Abnormal placental development is widely accepted as the cause of common pregnancy complications, including hypertensive disorders of pregnancy, growth-restricted babies, and stillbirth. Obstetricians and reproductive biologists acknowledge that novel imaging tools are needed to assess the development of the placenta early in gestation in order to identify pregnancies at highest risk of adverse outcomes attributed to placental dysfunction.
Sophisticated 3-D ultrasound technologies have been used to study placental morphology and perfusion in relation to adverse pregnancy outcomes, but these modalities fail to provide robust clinical prediction of adverse pregnancy outcomes. Furthermore, these techniques require offline manual manipulation that limits their use as a point-of-care test.
Thus, in order to better assess placental development in a clinically relevant and noninvasive manner, a more precise and user-friendly approach to evaluating placental structure and function is needed. This requires advances in current technology and new partnerships between experts in technology and experts in clinical care of pregnant women.
Study looks at comprehensive approach to imaging the placenta
To this end, CHOP neurologist Daniel Licht, MD, and Nadav Schwartz, MD, an obstetrician/gynecologist at the Hospital of the University of Pennsylvania (HUP), are collaborating for a study of a logical but comprehensive imaging approach utilizing ultrasound, MRI, and near-infrared spectroscopy (NIRS) to determine placental morphology, perfusion, and oxygenation early in pregnancy. The study is part of the Human Placenta Project Technology Development Working Group, which is organized by the Eunice Kennedy Shriver National Institute of Child Health and Human Development and funded by a U01 cooperative agreement.
“With this study, we are approaching imaging of the placenta with everything we have: ultrasound, optics, and MRI,” says Licht, director of CHOP’s newly named Wolfson Clinical and Biomedical Optical Imaging Lab.
The study team includes experts in imaging technology who have substantial experience researching novel techniques and clinical applications for each of these modalities, along with clinical investigators with expertise in women’s reproductive health (clinical perinatology, nutrition, and placental biology). This diverse team will be crucial for technology development and application as well as analysis of data and decisions regarding research directions over the four-year funding period.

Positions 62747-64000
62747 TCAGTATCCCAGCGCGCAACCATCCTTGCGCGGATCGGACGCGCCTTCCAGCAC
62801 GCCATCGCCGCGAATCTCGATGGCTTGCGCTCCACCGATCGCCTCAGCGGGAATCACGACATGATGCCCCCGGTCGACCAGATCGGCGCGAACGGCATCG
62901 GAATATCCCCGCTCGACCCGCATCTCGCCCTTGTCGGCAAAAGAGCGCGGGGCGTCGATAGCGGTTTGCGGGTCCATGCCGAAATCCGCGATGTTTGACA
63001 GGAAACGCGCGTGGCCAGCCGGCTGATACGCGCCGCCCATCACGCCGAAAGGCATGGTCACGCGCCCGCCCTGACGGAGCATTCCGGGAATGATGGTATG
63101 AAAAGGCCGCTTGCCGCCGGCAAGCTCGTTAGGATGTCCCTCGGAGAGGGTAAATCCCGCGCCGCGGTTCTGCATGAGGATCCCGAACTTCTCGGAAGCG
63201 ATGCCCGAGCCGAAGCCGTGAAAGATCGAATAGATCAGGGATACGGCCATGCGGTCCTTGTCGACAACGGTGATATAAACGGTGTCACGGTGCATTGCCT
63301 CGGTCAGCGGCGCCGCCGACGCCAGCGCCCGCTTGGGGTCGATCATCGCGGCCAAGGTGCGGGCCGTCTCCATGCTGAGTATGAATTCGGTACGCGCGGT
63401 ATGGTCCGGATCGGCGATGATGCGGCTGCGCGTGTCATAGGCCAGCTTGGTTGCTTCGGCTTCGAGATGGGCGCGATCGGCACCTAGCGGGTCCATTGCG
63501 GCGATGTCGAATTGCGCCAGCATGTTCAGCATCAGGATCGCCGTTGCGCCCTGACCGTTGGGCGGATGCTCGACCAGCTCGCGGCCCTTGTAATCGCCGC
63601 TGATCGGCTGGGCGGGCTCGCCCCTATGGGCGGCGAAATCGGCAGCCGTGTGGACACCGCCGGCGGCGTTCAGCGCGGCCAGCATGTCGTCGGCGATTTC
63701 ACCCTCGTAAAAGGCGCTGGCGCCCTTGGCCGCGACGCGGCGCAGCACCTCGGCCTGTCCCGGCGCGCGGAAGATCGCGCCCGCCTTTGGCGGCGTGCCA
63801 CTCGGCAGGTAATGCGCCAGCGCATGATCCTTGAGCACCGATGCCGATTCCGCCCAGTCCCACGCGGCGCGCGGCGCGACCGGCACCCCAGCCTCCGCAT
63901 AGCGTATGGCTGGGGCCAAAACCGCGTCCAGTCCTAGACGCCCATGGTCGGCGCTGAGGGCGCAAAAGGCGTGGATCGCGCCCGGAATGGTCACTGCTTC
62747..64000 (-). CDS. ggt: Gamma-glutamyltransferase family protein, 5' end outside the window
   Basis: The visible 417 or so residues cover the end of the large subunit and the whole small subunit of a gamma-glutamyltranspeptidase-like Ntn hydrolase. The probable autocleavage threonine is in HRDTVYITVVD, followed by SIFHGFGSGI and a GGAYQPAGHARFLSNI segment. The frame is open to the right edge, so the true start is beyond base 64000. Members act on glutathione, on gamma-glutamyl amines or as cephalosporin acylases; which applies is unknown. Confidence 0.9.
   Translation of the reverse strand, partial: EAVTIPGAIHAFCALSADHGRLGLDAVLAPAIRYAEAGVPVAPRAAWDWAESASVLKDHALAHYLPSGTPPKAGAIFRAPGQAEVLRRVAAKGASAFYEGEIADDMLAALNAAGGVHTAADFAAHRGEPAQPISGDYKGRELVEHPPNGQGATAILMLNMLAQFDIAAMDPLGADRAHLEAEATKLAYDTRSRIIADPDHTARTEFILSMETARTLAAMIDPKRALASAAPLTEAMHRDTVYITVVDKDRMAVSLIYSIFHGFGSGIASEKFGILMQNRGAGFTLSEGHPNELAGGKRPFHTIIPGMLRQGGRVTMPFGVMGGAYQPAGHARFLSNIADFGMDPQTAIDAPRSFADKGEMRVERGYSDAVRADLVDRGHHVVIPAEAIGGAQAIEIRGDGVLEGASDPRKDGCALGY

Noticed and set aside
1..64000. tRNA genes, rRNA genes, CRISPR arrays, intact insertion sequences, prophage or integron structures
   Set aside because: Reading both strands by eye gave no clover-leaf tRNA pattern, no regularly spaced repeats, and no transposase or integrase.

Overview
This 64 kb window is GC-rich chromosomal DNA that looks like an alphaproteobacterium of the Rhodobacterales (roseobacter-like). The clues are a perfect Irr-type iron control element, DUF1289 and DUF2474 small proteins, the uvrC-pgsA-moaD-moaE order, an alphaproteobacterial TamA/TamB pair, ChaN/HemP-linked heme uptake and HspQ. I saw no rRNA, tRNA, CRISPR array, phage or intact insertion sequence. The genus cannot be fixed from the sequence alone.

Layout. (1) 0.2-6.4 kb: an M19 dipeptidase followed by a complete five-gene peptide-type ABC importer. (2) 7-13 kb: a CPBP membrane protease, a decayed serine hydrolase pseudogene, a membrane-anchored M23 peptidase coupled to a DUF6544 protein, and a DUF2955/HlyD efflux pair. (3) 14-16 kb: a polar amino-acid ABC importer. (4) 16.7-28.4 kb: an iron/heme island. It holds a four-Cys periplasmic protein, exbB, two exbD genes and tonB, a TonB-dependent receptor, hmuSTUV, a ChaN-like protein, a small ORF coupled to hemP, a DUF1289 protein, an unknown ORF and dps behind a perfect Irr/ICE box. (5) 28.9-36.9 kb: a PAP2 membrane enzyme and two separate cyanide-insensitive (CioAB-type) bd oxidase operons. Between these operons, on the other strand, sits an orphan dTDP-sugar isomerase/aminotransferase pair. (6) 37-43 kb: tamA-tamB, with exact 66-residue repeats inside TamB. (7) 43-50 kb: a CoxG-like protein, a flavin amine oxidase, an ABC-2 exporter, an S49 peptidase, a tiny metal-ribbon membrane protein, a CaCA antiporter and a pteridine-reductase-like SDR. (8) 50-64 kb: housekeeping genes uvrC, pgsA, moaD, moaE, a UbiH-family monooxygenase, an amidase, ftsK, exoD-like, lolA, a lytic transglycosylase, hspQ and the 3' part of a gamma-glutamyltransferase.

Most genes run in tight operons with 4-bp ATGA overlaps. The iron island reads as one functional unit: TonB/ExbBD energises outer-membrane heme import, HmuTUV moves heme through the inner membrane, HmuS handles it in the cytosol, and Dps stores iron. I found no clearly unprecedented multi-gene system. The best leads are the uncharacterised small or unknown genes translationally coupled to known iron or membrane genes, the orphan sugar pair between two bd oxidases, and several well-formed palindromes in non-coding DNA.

The team’s ultimate objective is to develop a simple, clinically useful imaging modality that can be used at the bedside to identify women early in pregnancy who are at highest risk of developing pregnancy complications attributed to abnormal placental morphology, perfusion, and/or oxygenation. HUP will recruit women in its ultrasound unit into specific case control and cohort studies that will focus on development and validation of 3-D power Doppler ultrasound, functional MRI, and NIRS techniques.
Cross-validation will be employed to identify the most clinically relevant imaging modalities. The study team will then perform a validation cohort study to determine the relationship among maternal BMI, placental imaging (morphology, perfusion, and oxygenation), and neonatal anthropometrics.
Specific aims are to:
- Develop and validate an automated ultrasound segmentation tool to standardize quantitative analysis of placenta morphology in vivo.
- Develop and validate a quantitative MRI measure of placental perfusion.
- Develop novel and noninvasive tools to quantify placental oxygenation using functional MRI and NIRS.
- Conduct a pilot study using the optimal measures obtained in aims 1 to 3 to study the impact of maternal nutritional status on placental development and function.
Licht’s research focuses on abnormal brain development of fetuses and children with congenital heart disease (CHD). Improved survival over the last 15 years has revealed significant neurodevelopmental dysfunction among children who underwent early surgery for CHD, including a high prevalence of white matter injury. Licht’s work has found it’s not the surgery but the uterine environment that sets the brains of these patients up for injury.
“All of this data is pointing to the in utero circulation being abnormal,” says Licht. “And yet we know nothing about the placenta. My hope is that we come up with a good way to image the placenta and that becomes part of the fetal diagnostic workup to help identify — and potentially treat — these patients prior to birth.”